Slam Bam

Bam Adebayo had a double double with 13 boards abd 18 points.  Uk lost to the Bruins 97 to 92.

Bam Adebayo had a double double with 13 boards abd 18 points. Uk lost to the Bruins 97 to 92.

I think a major point in the game was overlooked down the stretch, when Kentucky pulled away from pesky Auburn.

As everyone talked about Wenyen Gabriel’s 16 rebounds and Malik Monk’s highlight-reel tomahawk dunk, De’Aaron Fox’s and Isaiah Briscoe’s foul trouble, Mychal Mulder’s and Dominique Hawkins’ contributions off the bench and John Calipari’s ongoing frustrations with his 15-2 team following a 20-point win, nobody was talking much about Bam Adebayo.

But Auburn players knew. Trying to drive to the basket, they kept running into Bam, defending, clogging the middle, blocking shots. Bam hasn’t been a shot-blocker in the Anthony Davis-Nerlens Noel-Willie Cauley-Stein mode – not yet, anyway – but he’s beginning to assert himself at both ends of the court.

Gabriel played a high-octane game Saturday, but one reason he got his 16 rebounds is that Bam forced misses and cleared out the middle for Gabriel to track down the balls.

The Cats are still not building their offense around the big guy, but when he does get the ball inside, he displays what massive skills he has. He’s developing the moves and the footwork to get position under or near the basket. And when he does, he’s unstoppable. When you’re driving on I-71 and a 16-wheeler looms up behind you, you meekly hit your signal and change lanes. You don’t stay in its way.

Kentucky went from mercury early in the game to molasses when De’Aaron Fox spent time on the bench in foul trouble. It still seems to me to be an offense without a purpose or a plan, bailed out by the fabulous athleticism of its three guards. Maybe that, in and of itself, is a formula for April success, but it’s taking a big chance.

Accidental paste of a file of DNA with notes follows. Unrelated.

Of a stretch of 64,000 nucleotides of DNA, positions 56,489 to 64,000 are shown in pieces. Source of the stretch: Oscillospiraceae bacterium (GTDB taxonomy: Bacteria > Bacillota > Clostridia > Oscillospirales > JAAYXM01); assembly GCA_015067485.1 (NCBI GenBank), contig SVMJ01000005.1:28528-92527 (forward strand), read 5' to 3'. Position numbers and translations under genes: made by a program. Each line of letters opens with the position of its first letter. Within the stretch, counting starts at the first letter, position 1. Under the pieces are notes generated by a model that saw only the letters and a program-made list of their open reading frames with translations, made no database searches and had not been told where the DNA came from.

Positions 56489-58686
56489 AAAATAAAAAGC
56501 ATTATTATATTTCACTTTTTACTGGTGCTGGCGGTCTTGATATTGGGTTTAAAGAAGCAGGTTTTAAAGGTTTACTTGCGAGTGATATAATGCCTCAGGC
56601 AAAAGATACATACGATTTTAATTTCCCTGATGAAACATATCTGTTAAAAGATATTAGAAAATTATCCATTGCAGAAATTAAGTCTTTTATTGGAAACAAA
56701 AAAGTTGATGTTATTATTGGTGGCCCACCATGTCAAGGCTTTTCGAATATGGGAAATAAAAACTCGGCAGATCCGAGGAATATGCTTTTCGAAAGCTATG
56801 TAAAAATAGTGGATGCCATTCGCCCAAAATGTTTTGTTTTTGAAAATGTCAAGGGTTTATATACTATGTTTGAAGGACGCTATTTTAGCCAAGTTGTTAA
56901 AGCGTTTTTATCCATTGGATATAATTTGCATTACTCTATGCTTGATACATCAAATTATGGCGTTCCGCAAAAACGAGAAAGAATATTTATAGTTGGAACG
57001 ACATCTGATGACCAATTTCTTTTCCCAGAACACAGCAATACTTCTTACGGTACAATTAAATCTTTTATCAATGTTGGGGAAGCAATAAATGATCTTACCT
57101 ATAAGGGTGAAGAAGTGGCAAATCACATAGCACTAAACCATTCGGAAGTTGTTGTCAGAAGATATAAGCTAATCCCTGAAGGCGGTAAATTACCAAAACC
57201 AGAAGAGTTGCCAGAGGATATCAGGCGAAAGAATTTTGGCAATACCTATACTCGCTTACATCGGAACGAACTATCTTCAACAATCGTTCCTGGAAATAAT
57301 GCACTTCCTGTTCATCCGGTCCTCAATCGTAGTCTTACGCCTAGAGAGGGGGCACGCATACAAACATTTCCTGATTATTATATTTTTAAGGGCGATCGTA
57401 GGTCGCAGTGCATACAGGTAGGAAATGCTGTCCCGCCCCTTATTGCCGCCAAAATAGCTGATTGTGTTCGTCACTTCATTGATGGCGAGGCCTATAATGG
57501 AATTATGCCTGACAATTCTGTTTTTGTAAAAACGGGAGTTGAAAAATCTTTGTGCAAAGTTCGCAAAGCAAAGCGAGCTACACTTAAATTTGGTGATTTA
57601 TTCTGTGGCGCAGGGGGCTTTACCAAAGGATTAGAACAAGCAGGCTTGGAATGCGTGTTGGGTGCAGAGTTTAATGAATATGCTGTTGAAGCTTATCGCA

The team got a huge jolt of energy from Hawkins and Mulder. Hawkins is steady and experienced. But it’s Mulder who comes in with a furious confidence that feels so refreshing. He loves to shoot and he does it well. He’s active on the boards and on the fast breaks. I suppose he may have his flaws on defense, but that may be the price Calipari will have to pay for the next three and a half months.

Cal’s issues with a young team are disconcerting. For one thing, when hasn’t he had a young team? That’s the Faustian bargain he continues to make, smiling and posing with his departing freshmen on draft night while out there bringing in the next brigade of five-star lottery picks. That’s the cookbook recipe for Young Team Casserole.

His best teams have included a mix of veteran play – Patrick Patterson, Darius Miller, Willie Cauley-Stein, the Harrisons, Alex Poythress, Tyler Ulis – but he has that again this year with Briscoe. And while the freshman talent has generally glittered, it’s glittering no less this time. Kara Lawson called Fox and Monk the greatest freshman backcourt in college basketball history. That’s not fool’s gold or fake diamonds.

Has Cal gotten crankier with age? Or is this team less-disciplined and less-coachable than, say, the Wall-Counsins-Bledsoe group; or Knight and Jones; or Davis, Teague and Kidd-Gilchrist; or Towns, Lyles, Booker and Ulis?

Who doesn’t remember Cal screaming at DeMarcus Cousins and Terrence Jones, and even at Karl-Anthony Towns?

It seems to be getting late into the season for Cal to have so many issues with simple fundamentals, like not fouling foolishly or taking ill-advised shots. Yes, he smiled last season about the bad-shot impulses of Jamal Murray. But one sensed that he was clinging to a life raft then, that this was a team not really going anywhere and that its best chance for any kind of tournament success rested with Murray going off on his explosive bursts – even if that meant ridiculous shots that, on a bad night, looked even more ridiculous.

This team, on the other hand, has most of the ingredients for another Final Four run. So why are they, as he says, “not empowered?” Why is he calling every offensive trip down the floor, as he said he had to do against Vanderbilt and Auburn? Why does every foul or turnover result in the five Wildcats on the floor looking immediately at the Kentucky bench? For approval? For criticism? For screaming? For a hook yanking them out of the game?

Is that what a young team does? Is that what freshmen, who had been supremely confident playing their own high school games, have to do as they learn, grow and mature at the next level?

If so, it’s the hand Calipari always deals himself – but one he usually plays pretty well. VT